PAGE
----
Many people think of Thanksgiving as a quintessential American holiday. Staples like turkey, stuffing, sweet potatoes, and pumpkin pie and activities like cooking, parades, football, and family get-togethers are typically associated with the holiday. As it turns out, Thanksgiving is not just celebrated in the United States. All around the world, people celebrate the harvest of the season in the October/November timeframe and give thanks for their lives and for those around them. Although the exact dates, names, and customs associated with the holiday differ around the world, the principle behind it is the same – this is a day that people join together, talk with each other and feast. Thanksgiving is the holiday of together. In this blog we explore how different cultures celebrate Thanksgiving and how that human connection can be year around.
Erntedankfest is a harvest festival that gives thanks for the good fortune of the year. It is a religious holiday that usually takes place on the first Sunday in October. In rural areas and cities alike, churches hold festivals that typically include a procession where people wear Erntekrone—harvest crowns made of grains, flowers, and fruit. Traditional Erntedankfest staples include fattened up chickens, hens, castrated roosters, and geese.
Thanksgiving in Japan is known as Kinro Kansha no Hi, which literally translates to Labor Thanksgiving Day. It is a public national holiday that is celebrated on November 23rd. Originally celebrated as a harvest festival, the holiday today is associated more with hard work and community involvement. In particular, Kinro Kansha no Hi celebrates the rights of post-World War II Japan workers. Activities include labor organization-led festivities and children making crafts and gifts for local police officers.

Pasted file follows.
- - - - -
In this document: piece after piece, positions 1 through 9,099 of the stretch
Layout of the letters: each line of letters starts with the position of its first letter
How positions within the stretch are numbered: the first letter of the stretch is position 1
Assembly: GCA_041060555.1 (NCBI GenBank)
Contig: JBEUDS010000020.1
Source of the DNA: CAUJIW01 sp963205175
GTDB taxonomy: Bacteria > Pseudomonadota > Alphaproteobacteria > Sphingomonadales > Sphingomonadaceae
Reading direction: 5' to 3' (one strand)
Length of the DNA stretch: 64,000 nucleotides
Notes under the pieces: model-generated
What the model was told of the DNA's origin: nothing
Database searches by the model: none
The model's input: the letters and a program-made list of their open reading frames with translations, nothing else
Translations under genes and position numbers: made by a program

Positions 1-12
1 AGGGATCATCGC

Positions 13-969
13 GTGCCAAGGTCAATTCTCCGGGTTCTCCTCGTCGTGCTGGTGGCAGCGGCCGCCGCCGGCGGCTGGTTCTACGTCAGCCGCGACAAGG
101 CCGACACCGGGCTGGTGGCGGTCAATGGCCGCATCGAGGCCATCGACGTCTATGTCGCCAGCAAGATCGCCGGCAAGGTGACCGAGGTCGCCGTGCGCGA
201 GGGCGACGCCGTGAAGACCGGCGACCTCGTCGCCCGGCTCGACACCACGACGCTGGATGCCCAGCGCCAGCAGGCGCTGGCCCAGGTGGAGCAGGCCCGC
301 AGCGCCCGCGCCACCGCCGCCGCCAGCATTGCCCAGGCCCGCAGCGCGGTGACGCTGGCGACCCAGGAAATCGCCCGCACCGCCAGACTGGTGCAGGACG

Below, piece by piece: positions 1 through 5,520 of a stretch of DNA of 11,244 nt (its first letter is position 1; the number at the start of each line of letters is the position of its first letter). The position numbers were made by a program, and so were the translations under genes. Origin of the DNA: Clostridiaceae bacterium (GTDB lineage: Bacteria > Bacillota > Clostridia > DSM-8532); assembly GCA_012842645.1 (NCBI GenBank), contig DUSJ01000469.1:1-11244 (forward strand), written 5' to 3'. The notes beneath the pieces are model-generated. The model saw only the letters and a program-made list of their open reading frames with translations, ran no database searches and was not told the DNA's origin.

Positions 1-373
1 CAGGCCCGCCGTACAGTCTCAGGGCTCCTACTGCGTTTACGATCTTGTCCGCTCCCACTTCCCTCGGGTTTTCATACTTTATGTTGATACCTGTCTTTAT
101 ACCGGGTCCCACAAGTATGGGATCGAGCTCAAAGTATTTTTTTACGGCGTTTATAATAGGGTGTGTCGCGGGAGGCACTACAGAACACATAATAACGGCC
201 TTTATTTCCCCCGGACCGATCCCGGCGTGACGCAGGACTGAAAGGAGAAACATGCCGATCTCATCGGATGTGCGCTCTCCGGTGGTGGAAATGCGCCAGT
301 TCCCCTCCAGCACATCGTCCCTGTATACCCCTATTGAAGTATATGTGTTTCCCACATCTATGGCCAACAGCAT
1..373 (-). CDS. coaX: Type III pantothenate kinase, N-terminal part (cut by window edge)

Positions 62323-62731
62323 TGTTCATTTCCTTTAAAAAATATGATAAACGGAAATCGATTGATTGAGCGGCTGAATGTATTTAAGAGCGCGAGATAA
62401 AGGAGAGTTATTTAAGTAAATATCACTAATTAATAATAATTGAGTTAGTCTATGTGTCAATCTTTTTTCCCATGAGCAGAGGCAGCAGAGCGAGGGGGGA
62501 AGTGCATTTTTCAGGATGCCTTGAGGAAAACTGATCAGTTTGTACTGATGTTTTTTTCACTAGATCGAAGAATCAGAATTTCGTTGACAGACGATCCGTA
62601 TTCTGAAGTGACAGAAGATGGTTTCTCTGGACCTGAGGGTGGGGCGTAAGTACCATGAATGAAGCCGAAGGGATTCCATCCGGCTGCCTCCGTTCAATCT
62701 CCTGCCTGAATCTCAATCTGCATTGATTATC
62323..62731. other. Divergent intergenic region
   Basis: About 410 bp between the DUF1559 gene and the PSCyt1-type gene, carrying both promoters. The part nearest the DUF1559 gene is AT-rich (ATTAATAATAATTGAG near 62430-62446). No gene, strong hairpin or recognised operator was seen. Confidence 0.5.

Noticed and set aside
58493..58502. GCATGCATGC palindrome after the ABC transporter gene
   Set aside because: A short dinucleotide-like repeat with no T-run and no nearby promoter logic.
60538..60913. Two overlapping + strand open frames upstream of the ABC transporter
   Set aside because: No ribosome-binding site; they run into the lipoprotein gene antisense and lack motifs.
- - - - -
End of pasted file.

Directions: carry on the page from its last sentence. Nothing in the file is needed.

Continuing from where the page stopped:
While similar to Thanksgiving in the United States, Thanksgiving in Canada has been celebrated for much longer. First celebrated in 1578 in honor of English explorer Martin Frobisher giving thanks for his fleet’s safe travels in present-day Nanavut, the national holiday takes place on the second Monday in October. Just like Thanksgiving in the United States, some favorite Canadian Thanksgiving dishes include turkey, stuffing, mashed potatoes, gravy, and corn.
Thanksgiving in Grenada is celebrated on October 25 in honor of the anniversary of the US military invasion to restore order after the death of communist leader Maurice Bishop. The American soldiers told the Grenadians about Thanksgiving and the Grenadians surprised the American soldiers with a traditional American Thanksgiving feast to express their gratitude. The Grenadians adopted the holiday, which is today celebrated with formal remembrance ceremonies.
Liberian Thanksgiving is also similar to American Thanksgiving. It is primarily celebrated by Christians, who bring baskets of local fruits—such as bananas, papayas, mangoes, and pineapples—to their churches. After the service, an auction is held, and then families go home to eat. Concerts and dancing have also become characteristic of Thanksgiving in Liberia.